A big advantage of having a small airport, your luggage will arrive in no time. It is not an exaggeration to say you will be on your way in just five minutes. How many airports can do that? I cannot count the times I had to wait 30 to 45 minutes for my suitcases at other airports.

And right out the door is the main terminal of the airport. Catching a taxi is just feet away or your ride is waiting for you. If you are renting from Europcar, it is just to your left. You cannot miss their big green sign. With locations in more than 140 countries, Europcar is a leader in car rentals in Europe and worldwide.

After having a great time in Cuenca, you have to go home. Many airports tell you to be there two hours ahead of your flight for domestic flights. We arrive 60 to 75 minutes before ours due to the size of Aeropuerto Mariscal La Mar.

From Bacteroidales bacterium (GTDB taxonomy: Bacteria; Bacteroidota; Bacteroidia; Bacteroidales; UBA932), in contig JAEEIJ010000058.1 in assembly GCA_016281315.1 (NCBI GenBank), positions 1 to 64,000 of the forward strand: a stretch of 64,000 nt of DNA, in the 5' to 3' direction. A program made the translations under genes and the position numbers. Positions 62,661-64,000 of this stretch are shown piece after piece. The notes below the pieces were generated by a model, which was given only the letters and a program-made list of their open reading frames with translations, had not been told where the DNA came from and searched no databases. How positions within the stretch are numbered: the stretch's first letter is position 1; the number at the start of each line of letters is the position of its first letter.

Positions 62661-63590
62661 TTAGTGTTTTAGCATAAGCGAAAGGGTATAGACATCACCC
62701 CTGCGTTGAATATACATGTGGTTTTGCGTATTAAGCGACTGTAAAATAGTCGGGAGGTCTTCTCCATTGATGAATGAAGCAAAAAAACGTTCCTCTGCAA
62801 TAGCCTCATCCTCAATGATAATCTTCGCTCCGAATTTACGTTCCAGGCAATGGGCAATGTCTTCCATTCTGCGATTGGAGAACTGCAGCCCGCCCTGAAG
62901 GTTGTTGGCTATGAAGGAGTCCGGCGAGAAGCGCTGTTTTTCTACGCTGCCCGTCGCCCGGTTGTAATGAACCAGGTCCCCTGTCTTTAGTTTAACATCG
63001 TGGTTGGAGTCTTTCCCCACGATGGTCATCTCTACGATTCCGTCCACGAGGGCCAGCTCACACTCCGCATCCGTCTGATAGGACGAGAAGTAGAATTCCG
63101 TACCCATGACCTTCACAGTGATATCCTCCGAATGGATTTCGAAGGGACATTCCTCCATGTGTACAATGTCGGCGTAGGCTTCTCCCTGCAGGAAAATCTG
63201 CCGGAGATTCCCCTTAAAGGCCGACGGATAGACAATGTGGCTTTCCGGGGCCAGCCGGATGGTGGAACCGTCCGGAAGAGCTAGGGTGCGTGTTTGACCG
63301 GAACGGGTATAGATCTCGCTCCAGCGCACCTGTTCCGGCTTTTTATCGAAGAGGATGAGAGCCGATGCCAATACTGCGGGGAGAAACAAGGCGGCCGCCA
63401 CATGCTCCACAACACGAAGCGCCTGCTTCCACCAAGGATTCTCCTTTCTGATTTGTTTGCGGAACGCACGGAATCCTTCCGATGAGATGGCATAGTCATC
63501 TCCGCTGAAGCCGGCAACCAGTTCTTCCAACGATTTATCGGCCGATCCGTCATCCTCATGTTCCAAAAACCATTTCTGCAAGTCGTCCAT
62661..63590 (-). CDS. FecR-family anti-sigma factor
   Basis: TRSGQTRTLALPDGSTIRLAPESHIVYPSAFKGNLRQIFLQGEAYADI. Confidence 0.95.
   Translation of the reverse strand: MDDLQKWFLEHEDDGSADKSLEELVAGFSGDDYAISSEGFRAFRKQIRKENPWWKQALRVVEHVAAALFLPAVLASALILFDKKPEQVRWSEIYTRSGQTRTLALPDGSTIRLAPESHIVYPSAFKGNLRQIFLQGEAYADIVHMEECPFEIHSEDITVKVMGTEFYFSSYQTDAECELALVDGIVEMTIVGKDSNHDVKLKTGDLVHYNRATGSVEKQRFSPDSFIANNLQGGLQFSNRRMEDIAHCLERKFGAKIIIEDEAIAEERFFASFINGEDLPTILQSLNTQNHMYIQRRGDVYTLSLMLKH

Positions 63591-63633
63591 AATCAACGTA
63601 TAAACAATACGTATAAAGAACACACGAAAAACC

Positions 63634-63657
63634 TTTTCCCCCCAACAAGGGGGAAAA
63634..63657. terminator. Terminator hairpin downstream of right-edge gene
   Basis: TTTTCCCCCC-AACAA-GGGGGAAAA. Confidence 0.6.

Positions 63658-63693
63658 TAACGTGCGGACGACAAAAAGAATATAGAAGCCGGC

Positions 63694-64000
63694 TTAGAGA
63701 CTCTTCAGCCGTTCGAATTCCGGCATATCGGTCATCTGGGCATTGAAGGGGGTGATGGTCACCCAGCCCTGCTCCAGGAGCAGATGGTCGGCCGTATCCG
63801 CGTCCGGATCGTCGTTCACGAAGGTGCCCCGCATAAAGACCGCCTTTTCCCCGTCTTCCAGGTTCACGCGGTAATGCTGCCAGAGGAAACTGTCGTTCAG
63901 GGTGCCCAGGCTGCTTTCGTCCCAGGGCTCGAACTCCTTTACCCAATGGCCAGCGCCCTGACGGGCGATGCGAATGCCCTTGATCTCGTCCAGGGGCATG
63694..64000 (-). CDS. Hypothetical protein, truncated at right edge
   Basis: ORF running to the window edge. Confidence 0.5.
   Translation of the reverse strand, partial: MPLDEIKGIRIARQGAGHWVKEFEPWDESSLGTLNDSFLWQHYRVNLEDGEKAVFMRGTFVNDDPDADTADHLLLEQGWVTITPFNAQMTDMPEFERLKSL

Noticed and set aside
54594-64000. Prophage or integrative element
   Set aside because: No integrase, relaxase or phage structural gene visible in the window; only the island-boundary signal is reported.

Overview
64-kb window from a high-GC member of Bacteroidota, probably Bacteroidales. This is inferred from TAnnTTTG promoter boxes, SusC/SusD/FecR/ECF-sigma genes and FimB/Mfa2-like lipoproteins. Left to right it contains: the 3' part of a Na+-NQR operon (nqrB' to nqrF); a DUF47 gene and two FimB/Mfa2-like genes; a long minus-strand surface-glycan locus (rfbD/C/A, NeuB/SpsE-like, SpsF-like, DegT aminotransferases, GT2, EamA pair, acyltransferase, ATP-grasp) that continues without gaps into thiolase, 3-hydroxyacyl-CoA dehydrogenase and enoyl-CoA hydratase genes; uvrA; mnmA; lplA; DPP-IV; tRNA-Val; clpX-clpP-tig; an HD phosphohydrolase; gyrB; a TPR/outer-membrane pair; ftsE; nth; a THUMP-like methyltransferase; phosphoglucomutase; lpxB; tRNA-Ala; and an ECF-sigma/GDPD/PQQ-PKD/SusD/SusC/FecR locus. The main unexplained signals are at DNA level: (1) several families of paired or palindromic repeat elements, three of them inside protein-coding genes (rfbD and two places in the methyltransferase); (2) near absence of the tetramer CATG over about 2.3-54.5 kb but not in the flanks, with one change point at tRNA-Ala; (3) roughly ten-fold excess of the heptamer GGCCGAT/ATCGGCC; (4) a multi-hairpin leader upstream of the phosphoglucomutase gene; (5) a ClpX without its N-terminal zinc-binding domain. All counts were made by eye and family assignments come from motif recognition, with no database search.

Like most airports these days, you go to a kiosk to check in. This will give your boarding passes as well as the tags for your luggage. Once checked in, it will take you less than five minutes to be at your gate.  That time includes going through security and through a store for any last-minute gifts. Choices of food and drinks is rather limited due to the size of the airport and number of flights every day.

Do you have your umbrella? Make sure you have it as you have to walk across the tarmac again to your flight. We highly recommend you have outerwear on, too, as it can get cool rather quickly at 8,400 feet / 2,560 meters above sea level.

Cuenca to Quito is a domestic flight, and most likely, you will be taking a different airline back to your hometown. You will have to check them in with your airline to the United States or Canada.

Quito rotates its ticket counters. With our three Delta Air Lines flights to the U.S., we have been at three different ticket counters. Look for the huge semi-curved electronic signs above areas A, B, and C. The signs will tell you which area, but not which side. Pay attention to your airline setting up.